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Extension > Yard and Garden News > What to do about fruit flies

Thursday, October 27, 2016

What to do about fruit flies

Jeffrey Hahn, Extension Entomologist

Fruit flies, Drosophila spp., can be a common insect in homes during fall. Also called vinegar or pomace flies, they are small, about 1/8th inch long with a brownish body and a dark colored abdomen. Fruit flies typically have red eyes which are a good feature to help distinguish them
Fruit flies are about 1/8th inch long and usually have red eyes.
Photo: Jeff Hahn, U of M Extension
between other indoors flies (however this color fades once the flies are dead).

Be careful as there are other small-sized flies, such as fungus gnats, moth flies, and humpbacked flies, that could be confused with fruit flies. There is even a couple of species of fruit flies with dark colored eyes that are a little larger than an average fruit fly. The control varies depending on what the type of fly is found so it is important to verify the insect you are finding in your home.

Fruit flies are associated with fermenting, moist, relatively undisturbed organic material. This is often due to overripe and decaying fruits and vegetables but can also be in a variety of other sources, such as soft drink, wine, and beer residue in unclean containers (and have been sitting around for a while) and trash containers with wet garbage that are not cleaned regularly.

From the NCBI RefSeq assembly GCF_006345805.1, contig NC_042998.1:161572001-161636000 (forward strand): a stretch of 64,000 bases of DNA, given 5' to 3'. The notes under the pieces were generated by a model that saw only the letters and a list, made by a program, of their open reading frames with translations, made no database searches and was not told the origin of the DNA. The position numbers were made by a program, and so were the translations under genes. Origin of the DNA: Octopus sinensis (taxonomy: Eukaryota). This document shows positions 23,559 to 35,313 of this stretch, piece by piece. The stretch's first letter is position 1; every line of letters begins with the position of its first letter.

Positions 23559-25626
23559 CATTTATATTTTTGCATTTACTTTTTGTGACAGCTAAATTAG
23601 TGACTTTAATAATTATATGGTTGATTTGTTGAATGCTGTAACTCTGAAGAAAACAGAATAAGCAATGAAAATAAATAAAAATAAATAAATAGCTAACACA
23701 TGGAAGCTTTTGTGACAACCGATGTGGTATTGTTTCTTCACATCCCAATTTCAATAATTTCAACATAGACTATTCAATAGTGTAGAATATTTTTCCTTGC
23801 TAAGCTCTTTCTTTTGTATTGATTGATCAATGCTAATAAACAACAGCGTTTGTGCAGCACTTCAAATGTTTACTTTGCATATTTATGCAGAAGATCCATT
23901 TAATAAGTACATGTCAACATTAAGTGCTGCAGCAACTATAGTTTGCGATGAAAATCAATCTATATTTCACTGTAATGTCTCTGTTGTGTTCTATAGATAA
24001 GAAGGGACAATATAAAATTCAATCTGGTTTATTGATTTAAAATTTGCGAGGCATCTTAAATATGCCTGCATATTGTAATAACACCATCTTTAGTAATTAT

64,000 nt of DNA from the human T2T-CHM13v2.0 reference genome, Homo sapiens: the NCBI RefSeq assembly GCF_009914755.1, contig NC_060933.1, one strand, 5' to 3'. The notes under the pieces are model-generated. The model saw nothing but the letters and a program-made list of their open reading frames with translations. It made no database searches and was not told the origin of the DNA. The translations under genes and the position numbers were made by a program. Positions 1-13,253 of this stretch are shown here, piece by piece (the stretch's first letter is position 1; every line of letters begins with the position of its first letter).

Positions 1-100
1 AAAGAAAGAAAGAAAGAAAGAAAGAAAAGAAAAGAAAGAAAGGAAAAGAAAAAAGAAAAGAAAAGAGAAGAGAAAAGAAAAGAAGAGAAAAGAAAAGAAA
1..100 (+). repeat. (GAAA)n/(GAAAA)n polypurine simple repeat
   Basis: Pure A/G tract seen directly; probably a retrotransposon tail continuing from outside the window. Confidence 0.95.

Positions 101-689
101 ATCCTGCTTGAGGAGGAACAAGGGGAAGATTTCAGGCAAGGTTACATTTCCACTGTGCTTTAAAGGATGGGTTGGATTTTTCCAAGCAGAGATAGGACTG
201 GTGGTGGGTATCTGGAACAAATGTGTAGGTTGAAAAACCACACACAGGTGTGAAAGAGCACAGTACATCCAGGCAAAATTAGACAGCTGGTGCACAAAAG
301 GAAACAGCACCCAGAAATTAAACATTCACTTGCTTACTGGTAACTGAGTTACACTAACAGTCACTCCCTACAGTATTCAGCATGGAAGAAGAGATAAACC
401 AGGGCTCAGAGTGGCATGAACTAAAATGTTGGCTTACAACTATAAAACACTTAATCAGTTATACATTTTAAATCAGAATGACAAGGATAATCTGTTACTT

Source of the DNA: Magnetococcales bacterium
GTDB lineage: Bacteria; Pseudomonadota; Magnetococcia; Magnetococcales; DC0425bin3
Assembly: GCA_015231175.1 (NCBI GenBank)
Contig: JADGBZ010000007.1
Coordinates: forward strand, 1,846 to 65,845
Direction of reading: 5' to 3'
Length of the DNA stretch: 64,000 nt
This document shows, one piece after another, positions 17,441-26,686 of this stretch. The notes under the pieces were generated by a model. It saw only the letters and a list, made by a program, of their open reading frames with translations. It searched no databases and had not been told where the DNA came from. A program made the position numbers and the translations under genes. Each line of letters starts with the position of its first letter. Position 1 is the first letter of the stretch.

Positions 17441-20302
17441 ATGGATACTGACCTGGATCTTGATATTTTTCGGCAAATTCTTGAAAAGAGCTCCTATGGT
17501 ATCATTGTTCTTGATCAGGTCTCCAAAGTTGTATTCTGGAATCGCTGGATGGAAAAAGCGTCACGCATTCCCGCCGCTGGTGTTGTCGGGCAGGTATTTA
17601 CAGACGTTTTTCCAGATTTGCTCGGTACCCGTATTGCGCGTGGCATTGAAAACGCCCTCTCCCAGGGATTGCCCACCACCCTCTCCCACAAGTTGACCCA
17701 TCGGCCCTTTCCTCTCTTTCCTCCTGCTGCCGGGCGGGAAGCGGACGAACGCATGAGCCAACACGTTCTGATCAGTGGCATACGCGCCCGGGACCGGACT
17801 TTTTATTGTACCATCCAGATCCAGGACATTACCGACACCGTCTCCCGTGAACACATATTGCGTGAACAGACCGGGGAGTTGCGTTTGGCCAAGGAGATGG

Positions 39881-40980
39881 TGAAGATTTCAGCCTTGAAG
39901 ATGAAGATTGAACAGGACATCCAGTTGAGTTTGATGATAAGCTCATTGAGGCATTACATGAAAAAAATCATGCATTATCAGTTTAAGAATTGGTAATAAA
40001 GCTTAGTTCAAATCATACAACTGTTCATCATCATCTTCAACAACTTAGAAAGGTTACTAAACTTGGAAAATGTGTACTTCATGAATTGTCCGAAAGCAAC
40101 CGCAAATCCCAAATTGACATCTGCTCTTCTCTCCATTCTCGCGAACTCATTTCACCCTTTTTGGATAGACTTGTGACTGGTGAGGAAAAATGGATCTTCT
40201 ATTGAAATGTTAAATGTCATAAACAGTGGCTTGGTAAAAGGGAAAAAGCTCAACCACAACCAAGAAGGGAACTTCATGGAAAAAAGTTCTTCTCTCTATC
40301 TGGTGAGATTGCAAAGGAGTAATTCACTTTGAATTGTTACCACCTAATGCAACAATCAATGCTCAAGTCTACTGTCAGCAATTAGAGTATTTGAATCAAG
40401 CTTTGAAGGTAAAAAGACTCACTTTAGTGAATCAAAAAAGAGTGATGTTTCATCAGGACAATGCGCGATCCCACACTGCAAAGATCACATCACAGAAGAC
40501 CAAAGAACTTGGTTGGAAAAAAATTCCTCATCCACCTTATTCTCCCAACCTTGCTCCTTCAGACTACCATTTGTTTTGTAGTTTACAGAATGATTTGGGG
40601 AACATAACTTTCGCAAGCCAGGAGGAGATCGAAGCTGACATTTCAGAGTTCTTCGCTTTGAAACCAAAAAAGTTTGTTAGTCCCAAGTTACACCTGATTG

These flies can also be found in unusual, unexpected sites. In one case they were found infesting an osage orange that had been set out to control spiders (which by the way does not work) and forgotten about. As it became soft and started to decay, it attracted fruit flies which infested it.

The best control of these flies is to find the source of the infestation and remove it. While this is straight forward, it can be easier said than done. You often have to be a detective to locate the problem as it may not be immediately obvious what they are infesting. Particularly examine areas where fruit flies are found but keep in mind that the infestation source may not always be near where fruit flies are found; it could even be in a different room. Keep inspecting after you find the breeding site as there may be more than one infestation source.

It may be tempting to kill the adults by spraying, swatting or trapping them but this rarely eliminates them. As long as a food sources remains, fruit flies can reproduce faster than you kill the adults. It is very difficult, if not impossible, to get ahead of the problem and eliminate all of the flies by directing control at the adults.

2 comments:

  1. I've found that a little apple cider vinegar in a glass with a drop of dish soap attracts the flies. You have to do it several times but at least you eventually get them all.

    ReplyDelete
    Replies
    1. Hi Jay,
      Fruit flies would certainly be attracted to apple cider vinegar but trapping all of them would be very challenging as long as a food source remains. Finding and eliminating the food source remains the most effective control.
      Jeff Hahn

      Delete

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